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For Highly Efficient Organic PV Cells, Size Matters

Photonics.com
Jan 2013
RALEIGH, N.C., and BERKELEY, Calif., Jan. 8, 2013 — For highly efficient polymer-based organic photovoltaic cells — which are far less expensive to manufacture than silicon-based solar cells — size matters.

To compete with energy from fossil fuels, photovoltaic (PV) devices must convert sunlight to electricity with a certain measure of efficiency. For polymer-based organic PV cells, scientists have long believed that the key to high efficiencies rests in the purity of the polymer/organic cell’s two domains — acceptor and donor. Now, however, an alternate and possibly easier route forward has been discovered.

Working at Lawrence Berkeley National Laboratory’s Advanced Light Source (ALS), a premier source of x-ray and ultraviolet light beams for research, an international team of scientists, led by physicist Harald Ade of North Carolina State University, found that for highly efficient polymer/organic PV cells, size matters. The team used ALS beams to simultaneously measure, for the first time, the domain size, composition and crystallinity of an organic solar cell.


A molecular view of polymer/fullerene solar film showing an interface between acceptor and donor domains. Red dots are PC71BM molecules, and blue lines represent PTB7 chains. Excitons are shown as yellow dots, purple dots are electrons, and green dots represent holes. Courtesy of Harald Ade, NC State University.

“We’ve shown that impure domains if made sufficiently small can also lead to improved performances in polymer-based organic photovoltaic cells,” said Ade, a longtime user of the ALS. “There seems to be a happy medium, a sweet spot of sorts, between purity and domain size that should be much easier to achieve than ultrahigh purity.”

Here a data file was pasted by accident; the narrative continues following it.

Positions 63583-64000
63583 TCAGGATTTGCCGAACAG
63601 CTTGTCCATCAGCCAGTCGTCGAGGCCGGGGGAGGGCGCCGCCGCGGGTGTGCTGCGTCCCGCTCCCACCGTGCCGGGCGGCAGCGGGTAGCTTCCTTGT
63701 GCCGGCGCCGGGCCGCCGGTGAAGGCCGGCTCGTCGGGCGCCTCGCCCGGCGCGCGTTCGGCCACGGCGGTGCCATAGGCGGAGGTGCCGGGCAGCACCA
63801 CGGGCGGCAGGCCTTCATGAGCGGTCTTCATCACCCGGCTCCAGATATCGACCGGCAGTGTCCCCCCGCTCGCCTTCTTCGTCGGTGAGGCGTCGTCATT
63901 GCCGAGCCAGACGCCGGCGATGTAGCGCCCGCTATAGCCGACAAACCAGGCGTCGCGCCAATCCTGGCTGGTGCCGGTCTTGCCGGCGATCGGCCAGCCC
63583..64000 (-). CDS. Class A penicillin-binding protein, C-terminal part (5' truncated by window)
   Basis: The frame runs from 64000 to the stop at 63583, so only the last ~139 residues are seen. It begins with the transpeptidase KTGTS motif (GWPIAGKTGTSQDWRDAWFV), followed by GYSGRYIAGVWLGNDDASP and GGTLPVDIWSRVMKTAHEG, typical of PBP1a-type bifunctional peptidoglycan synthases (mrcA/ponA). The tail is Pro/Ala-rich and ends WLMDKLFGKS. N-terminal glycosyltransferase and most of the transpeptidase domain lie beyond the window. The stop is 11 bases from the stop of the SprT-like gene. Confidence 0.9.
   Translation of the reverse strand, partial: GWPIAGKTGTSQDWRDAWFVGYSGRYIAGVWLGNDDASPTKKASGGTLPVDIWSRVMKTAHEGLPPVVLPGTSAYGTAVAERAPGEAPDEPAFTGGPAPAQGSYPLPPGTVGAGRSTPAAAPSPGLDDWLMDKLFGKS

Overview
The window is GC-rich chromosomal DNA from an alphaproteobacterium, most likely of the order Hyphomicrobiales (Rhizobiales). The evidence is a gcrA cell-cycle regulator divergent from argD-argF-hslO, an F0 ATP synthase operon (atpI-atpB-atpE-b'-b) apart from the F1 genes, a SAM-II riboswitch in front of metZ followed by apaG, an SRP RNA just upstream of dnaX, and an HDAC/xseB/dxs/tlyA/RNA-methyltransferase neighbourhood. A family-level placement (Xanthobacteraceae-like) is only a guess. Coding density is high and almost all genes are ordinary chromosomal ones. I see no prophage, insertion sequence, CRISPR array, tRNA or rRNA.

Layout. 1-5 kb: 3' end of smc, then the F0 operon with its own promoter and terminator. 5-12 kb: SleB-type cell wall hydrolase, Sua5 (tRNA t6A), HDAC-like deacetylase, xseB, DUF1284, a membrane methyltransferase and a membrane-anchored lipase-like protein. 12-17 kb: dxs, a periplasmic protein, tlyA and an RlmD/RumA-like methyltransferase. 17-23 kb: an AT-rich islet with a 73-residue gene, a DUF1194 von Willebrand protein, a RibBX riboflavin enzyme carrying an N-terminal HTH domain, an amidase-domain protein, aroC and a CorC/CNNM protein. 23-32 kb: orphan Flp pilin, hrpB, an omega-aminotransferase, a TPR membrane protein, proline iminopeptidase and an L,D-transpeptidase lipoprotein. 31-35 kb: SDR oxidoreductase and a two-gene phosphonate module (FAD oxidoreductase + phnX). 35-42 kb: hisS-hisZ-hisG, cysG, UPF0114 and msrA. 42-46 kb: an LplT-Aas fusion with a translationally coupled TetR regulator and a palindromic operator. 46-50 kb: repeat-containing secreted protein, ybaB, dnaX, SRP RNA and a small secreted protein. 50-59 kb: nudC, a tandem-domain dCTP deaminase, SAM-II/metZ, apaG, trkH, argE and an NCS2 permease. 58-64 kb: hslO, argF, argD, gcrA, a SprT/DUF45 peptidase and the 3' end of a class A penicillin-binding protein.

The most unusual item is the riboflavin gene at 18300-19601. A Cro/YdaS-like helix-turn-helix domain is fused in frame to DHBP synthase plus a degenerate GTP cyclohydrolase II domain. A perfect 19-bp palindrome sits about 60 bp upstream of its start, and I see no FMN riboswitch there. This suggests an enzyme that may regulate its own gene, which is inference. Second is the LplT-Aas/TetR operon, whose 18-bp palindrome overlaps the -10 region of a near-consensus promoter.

Solar cell conversion efficiency in these cells hinges on excitons — electron/hole pairs energized by sunlight — getting to the interfaces of the donor and acceptor domains quickly so as to minimize energy lost as heat. Conventional wisdom has held that the greater the purity of the domains, the fewer the impedances and the faster the exciton journey.

Ade and colleagues were the first to measure simultaneously the domain size, composition and crystallinity by using a trifecta of ALS beamlines — 11.0.1.2, a resonant soft x-ray scattering facility; 7.3.3, a small- and wide-angle x-ray scattering end station; and 5.3.2, an end station for scanning transmission x-ray microscopy.

“The combination of these three ALS beamlines enabled us to obtain comprehensive pictures of polymer-based organic photovoltaic film morphology from the nano- to the meso-scales,” said Brian Collins of the university’s department of physics. “Until now, this information has been unattainable.”

The three beams were used to study the polymer/fullerene blend PTB7:PC71BM in thin films made from chlorobenzene solution with and without the addition (3 percent by volume) of the solvent diiodooctane. The films were composed of dropletlike dispersions in which the dominant acceptor domain size without the additive was about 177 nm. The addition of the solvent shrank the acceptor domain size down to about 34 nm while preserving the film’s composition and crystallinity, resulting in an efficiency gain of 42 percent.

“In showing for the first time just how pure and how large the acceptor domains in organic solar devices actually are, as well as what the interface with the donor domain looks like, we’ve demonstrated that the impact of the solvents and additives on device performance can be dramatic and can be systematically studied,” Ade said. “In the future, our technique should help advance the rational design of polymer-based organic photovoltaic films.”

The research, supported primarily by the Department of Energy Office of Science, is detailed in Advanced Energy Materials (doi: 10.1002/aenm.201200377).  

For more information, visit: www.ncsu.edu or www.lbl.gov


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